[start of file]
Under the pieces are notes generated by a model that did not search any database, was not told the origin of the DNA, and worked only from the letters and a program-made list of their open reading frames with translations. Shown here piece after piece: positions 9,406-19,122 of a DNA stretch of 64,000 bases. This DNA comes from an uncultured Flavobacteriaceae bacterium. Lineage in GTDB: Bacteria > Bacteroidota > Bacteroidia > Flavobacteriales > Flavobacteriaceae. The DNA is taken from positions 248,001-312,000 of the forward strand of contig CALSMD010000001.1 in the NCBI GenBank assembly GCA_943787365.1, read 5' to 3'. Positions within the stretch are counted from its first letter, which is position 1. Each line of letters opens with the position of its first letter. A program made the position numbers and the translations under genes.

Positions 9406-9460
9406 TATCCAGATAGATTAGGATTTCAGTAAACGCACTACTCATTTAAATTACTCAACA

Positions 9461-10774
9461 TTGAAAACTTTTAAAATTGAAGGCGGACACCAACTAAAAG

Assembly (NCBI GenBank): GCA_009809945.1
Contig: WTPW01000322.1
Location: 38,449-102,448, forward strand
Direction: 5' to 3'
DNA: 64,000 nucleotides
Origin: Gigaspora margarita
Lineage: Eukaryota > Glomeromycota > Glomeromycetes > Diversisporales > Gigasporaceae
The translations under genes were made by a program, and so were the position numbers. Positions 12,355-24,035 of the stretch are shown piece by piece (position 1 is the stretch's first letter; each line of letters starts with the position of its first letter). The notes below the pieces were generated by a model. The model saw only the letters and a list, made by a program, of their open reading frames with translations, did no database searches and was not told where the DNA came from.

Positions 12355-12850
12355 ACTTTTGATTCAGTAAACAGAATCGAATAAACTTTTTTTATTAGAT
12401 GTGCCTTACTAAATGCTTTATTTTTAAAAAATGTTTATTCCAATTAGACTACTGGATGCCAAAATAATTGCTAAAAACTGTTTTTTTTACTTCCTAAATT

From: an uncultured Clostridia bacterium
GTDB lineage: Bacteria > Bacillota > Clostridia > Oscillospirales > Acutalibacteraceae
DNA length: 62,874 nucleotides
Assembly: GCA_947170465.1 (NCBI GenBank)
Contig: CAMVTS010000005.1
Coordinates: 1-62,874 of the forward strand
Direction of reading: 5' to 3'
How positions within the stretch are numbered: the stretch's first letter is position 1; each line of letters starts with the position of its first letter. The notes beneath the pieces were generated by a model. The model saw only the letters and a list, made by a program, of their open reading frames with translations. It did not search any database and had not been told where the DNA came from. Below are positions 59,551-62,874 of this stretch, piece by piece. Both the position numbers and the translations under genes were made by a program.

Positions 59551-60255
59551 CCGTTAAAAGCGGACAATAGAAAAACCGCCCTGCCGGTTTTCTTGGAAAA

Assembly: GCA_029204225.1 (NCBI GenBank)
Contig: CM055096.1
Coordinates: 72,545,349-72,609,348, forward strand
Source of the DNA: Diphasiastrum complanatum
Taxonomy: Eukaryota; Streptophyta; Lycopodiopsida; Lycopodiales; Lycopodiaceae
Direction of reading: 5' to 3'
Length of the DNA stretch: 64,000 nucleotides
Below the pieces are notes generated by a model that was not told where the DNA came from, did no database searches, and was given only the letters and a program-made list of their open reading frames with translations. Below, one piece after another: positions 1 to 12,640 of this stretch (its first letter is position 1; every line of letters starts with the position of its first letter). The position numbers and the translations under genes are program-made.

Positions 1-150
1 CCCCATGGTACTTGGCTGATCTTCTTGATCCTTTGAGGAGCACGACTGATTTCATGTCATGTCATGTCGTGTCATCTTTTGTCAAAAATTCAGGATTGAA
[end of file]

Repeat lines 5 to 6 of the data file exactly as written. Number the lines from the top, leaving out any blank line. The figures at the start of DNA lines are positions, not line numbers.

9461 TTGAAAACTTTTAAAATTGAAGGCGGACACCAACTAAAAG

Assembly (NCBI GenBank): GCA_009809945.1